Some brands are more valuable than others, and the gap is widening. Watch here to find out which brands are the most valuable from Rick Ormsby at Unbridled Capital.
The topic of this episode is Which Restaurant Franchises are in the Most Demand and Why? The answer to this question is more difficult than you'd expect. Initially, consider the restaurants with the most loyal customer following, most innovative products, highest unit count, biggest unit growth rate, most consecutive years of positive sales comps, and brands with a dominant position among their competitors in a narrow segment of the market, such as burgers, pizza, tacos, and chicken. You'll come up with names such as McDonald's, Starbucks, Chick-fil-A, Taco Bell, Domino's, Panera and Dunkin'. These are a handful of the brands that are the best at what they do. However, their franchise models are very different from one another. McDonald's, for example, controls the real estate under most franchisees' buildings. And it therefore has a heavy hand in who enters and exits its brand. The M&A process here is severely restricted. Starbucks, Chick-fil-A, and Domino's are three other examples. Starbucks does a franchise, and Chick-fil-A has a very selective owner-operator model that limits franchisees to only several stores and invests alongside them as a financial partner.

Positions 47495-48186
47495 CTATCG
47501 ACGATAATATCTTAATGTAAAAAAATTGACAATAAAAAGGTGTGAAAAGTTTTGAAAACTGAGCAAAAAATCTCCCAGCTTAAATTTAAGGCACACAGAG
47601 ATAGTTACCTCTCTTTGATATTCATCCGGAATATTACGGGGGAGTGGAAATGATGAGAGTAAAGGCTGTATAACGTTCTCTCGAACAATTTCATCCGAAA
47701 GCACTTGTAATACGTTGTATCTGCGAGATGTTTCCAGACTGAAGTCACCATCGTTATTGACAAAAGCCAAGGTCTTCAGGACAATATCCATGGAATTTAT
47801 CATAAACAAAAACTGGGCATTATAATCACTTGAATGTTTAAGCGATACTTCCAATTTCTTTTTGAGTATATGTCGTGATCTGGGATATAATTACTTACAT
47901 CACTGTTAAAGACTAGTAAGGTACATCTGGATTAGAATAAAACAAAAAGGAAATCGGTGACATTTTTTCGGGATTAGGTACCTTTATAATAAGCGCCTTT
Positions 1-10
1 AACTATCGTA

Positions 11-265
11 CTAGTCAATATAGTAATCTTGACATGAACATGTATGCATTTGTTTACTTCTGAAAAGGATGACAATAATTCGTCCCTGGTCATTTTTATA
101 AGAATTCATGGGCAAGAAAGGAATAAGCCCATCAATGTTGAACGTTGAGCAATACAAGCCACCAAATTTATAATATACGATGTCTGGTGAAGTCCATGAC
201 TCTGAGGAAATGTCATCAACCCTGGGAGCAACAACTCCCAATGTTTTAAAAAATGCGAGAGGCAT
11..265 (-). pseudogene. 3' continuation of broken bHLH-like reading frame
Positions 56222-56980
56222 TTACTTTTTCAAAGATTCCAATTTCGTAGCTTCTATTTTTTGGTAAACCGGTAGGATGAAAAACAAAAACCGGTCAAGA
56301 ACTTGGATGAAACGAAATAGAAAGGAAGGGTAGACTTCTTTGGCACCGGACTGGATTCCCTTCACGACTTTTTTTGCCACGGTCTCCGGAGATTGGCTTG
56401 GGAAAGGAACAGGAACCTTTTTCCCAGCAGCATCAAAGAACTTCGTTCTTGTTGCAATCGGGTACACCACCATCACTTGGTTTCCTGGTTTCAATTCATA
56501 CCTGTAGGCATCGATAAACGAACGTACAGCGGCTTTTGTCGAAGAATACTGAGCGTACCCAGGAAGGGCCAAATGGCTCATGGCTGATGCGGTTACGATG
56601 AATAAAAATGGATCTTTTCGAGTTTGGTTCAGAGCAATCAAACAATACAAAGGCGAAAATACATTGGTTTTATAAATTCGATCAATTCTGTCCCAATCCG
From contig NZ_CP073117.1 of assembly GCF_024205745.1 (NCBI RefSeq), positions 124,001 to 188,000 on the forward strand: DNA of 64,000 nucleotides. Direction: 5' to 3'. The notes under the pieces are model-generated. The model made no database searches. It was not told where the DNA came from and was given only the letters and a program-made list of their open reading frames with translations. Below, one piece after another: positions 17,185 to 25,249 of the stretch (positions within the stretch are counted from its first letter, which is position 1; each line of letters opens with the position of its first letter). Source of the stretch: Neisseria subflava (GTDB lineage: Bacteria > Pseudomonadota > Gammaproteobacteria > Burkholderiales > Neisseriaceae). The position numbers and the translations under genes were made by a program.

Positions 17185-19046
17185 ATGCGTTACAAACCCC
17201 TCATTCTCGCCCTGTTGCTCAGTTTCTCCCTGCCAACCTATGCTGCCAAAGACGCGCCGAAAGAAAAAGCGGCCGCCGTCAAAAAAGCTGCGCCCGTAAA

This greatly lessens M&A since franchisees really don't have control. Domino's limits of franchisee from becoming actively involved in another business. And this effectively cuts out M&A for anyone who isn't raised up in the Domino's system, or isn't an existing franchisee. Adjusting for scenarios like this, you're left with a different set of high demand concepts that are in more of a free market investment for a franchisee. Taco Bell, Panera and Dunkin' would be at the high end from a demand perspective.
The next tier contains names such as Wendy's, Popeye's, Buffalo Wild Wings, KFC, Pizza Hut, Burger King, and Arby's. Further down are larger national brands not already mentioned. And some fast casual brands. Finally, the lower tier are regional brands with lower unit count, sandwich brands, casual dining brands, and various pizza brands. There is typically demand here, but at lower valuations, unless the individual franchise is special in some way. If you have any questions or would like to talk further about M&A, please feel free to reach out to us anytime. Thank you.